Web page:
Higher Lupus-Associated Flare Risk Seen in Patients With Normal-Looking Skin

This new research may help investigators prevent skin lesions.

New research into the skin cells of patients with lupus offers insights into the underlying mechanisms that appear to prime the skin for inflammation and lesions.

Writing in Science Translational Medicine, the authors said their findings could help investigators better understand how to prevent skin lesions and other types of inflammatory responses in patients with lupus.

About 70% of patients with systemic lupus erythematosus (SLE) will be affected by cutaneous lupus erythematosus (CLE), which is associated with disfiguring skin lesions, the investigators noted. Some patients experience skin lesions even when their underlying SLE is controlled by medication. However, the investigators explained that little is known about what causes CLE-related skin lesions to occur.

One theory is that abnormalities in nonlesional skin may be a driving factor. Previous research has suggested that increased type I interferon production and dysfunction of Langerhans cells may play a role, but the authors said contributions from other skin cells and the communication links that lead to dysfunction are not well understood.

The investigators decided to look at biopsies of normal-looking skin and lesional skin from 7 patients with lupus, using-single cell RNA sequencing. Their analysis showed that both lesional and prelesional skin have a type-I interferon-rich environment that affects gene transcription across skin types and distorts cell-to-cell communication networks.

“This really starts to piece the puzzle together of how inflammation seen in lupus patients may be related to skin exposures such as [ultraviolet] light,” said J. Michelle Kahlenberg, Md, PhD, senior study author, in a statement announcing the findings. “We were able to see the properties of normal-looking skin in unparalleled resolution, suggesting that the skin is primed for inflammatory reactions.”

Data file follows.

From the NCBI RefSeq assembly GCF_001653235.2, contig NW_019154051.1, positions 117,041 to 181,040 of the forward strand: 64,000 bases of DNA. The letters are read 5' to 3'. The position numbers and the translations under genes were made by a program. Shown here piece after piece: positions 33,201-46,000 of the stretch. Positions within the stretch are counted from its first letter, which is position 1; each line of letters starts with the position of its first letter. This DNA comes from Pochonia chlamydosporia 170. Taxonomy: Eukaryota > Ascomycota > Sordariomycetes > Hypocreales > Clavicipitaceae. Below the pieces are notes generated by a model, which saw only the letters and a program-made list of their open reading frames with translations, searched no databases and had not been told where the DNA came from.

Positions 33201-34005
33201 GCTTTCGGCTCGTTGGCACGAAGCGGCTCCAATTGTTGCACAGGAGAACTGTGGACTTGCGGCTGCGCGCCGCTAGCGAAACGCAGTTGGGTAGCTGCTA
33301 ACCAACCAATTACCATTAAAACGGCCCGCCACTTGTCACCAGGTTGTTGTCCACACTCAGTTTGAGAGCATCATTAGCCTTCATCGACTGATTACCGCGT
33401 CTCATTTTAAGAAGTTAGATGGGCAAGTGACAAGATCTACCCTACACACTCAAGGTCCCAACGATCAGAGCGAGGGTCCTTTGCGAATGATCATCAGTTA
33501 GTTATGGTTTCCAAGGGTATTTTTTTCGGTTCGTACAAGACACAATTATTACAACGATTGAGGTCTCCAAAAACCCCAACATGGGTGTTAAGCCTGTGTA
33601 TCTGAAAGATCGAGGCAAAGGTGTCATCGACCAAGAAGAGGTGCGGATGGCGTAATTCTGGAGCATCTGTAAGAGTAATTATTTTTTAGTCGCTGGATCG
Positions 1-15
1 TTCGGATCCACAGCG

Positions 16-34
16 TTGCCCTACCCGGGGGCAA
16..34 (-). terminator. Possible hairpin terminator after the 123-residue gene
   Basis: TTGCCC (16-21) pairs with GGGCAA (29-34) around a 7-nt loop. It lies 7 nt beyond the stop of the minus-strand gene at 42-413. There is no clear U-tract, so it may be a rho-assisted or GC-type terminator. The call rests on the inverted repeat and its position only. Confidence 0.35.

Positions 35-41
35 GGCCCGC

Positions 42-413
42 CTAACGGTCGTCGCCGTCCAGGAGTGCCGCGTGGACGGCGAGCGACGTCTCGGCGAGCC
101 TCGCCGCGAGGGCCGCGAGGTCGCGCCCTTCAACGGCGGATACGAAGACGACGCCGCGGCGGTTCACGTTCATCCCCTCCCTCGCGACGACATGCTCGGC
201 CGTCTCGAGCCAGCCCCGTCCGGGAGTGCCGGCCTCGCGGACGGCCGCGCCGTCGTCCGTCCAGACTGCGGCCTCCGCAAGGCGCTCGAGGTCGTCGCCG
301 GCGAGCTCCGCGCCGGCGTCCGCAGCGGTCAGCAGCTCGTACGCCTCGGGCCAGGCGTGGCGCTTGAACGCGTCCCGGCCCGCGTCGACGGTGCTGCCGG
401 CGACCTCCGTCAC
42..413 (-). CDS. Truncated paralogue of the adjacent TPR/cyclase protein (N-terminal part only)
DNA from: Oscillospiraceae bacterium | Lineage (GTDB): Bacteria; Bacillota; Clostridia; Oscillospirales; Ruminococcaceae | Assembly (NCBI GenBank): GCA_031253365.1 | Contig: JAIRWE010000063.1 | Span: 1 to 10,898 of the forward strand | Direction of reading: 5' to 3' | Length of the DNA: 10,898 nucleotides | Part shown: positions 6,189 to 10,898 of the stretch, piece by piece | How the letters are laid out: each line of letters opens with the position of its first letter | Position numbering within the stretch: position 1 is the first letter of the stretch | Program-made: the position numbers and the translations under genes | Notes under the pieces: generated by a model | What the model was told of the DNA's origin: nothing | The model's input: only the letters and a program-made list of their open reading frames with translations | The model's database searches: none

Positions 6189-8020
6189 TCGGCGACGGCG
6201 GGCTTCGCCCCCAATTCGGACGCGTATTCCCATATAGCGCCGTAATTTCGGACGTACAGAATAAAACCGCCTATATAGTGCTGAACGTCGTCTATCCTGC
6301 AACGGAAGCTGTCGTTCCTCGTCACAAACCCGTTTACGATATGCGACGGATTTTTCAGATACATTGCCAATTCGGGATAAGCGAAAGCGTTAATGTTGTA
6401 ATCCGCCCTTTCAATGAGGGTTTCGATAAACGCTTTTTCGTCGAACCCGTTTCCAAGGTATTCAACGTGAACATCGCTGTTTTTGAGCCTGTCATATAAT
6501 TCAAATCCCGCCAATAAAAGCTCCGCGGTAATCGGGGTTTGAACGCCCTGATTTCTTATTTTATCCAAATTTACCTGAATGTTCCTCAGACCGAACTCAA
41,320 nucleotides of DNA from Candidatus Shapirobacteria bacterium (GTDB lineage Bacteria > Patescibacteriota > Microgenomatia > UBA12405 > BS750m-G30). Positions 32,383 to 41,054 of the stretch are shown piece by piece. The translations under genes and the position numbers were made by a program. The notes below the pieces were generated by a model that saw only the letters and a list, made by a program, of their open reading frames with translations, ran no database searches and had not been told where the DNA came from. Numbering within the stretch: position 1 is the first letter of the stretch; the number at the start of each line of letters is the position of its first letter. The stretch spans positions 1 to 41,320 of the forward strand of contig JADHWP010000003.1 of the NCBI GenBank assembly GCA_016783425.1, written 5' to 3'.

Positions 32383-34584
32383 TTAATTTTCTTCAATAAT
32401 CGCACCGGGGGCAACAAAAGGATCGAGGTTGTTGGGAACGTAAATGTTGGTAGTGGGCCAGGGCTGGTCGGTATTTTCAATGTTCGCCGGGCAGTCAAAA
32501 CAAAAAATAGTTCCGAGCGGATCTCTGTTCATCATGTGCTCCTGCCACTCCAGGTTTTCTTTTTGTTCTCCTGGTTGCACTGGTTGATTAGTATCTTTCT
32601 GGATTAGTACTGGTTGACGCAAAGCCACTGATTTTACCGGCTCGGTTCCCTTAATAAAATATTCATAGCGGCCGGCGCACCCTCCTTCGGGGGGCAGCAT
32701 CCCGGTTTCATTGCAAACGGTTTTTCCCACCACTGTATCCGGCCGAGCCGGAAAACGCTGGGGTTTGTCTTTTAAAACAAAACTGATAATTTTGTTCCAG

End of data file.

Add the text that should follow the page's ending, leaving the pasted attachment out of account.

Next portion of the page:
Those inflammatory properties were found both in the epidermal keratinocytes and in the fibroblasts of the skin samples from patients with CLE. The analysis showed that samples from healthy controls did not bear the same type-I interferon signature.

Kahlenberg said the findings are particularly helpful in light of the development of therapies that can block interferon signaling in lupus. “So, validating this abnormality in the interferon pathway could be essential for determining the best course of treatment for scores of lupus patients,” she said.

The authors also examined blood samples from patients with CLE, finding that CD16+ monocytes travel from the blood into the skin of patients, where they appear to gain a proinflammatory phenotype, which the investigators characterize as “cell education.”

Allison C. Billi, MD, PhD, a dermatologist at University of Michigan Health and the study’s co–first author, said the findings help explain how the immune dysfunction of lupus leads to skin lesions.

“These interferon-educated immune cells seem to be priming many different cell types in the skin to overreact to stimuli with excessive inflammatory responses, manifesting as disfiguring skin lesions,” she said, in the statement. “We don’t yet know all of the stimuli that can tip the balance and precipitate these rashes, but UV light certainly appears to be one of them.”

Kahlenberg said learning how monocytes change when they get to the skin from the blood suggests more research is also needed to see whether a similar process occurs in other lupus-involved organs.

Reference

Billi AC, Ma F, Plazyo O, et al. Nonlesional lupus skin contributes to inflammatory education of myeloid cells and primes for cutaneous inflammation. Sci Transl Med. Published online April 27, 2022. doi:10.1126/scitranslmed.abn2263